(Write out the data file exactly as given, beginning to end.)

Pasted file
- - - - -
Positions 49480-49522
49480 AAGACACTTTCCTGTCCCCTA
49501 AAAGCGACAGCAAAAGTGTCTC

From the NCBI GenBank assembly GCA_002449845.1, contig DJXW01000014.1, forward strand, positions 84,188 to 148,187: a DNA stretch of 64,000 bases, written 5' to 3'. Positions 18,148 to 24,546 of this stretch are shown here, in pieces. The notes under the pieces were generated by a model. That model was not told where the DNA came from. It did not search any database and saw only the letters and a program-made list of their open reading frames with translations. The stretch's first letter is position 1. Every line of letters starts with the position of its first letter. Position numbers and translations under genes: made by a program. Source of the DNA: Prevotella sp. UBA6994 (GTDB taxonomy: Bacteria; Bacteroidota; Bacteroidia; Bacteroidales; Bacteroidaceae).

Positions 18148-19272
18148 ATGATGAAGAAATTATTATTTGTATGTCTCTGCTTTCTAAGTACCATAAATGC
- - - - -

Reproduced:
Positions 49480-49522
49480 AAGACACTTTCCTGTCCCCTA
49501 AAAGCGACAGCAAAAGTGTCTC

From the NCBI GenBank assembly GCA_002449845.1, contig DJXW01000014.1, forward strand, positions 84,188 to 148,187: a DNA stretch of 64,000 bases, written 5' to 3'. Positions 18,148 to 24,546 of this stretch are shown here, in pieces. The notes under the pieces were generated by a model. That model was not told where the DNA came from. It did not search any database and saw only the letters and a program-made list of their open reading frames with translations. The stretch's first letter is position 1. Every line of letters starts with the position of its first letter. Position numbers and translations under genes: made by a program. Source of the DNA: Prevotella sp. UBA6994 (GTDB taxonomy: Bacteria; Bacteroidota; Bacteroidia; Bacteroidales; Bacteroidaceae).

Positions 18148-19272
18148 ATGATGAAGAAATTATTATTTGTATGTCTCTGCTTTCTAAGTACCATAAATGC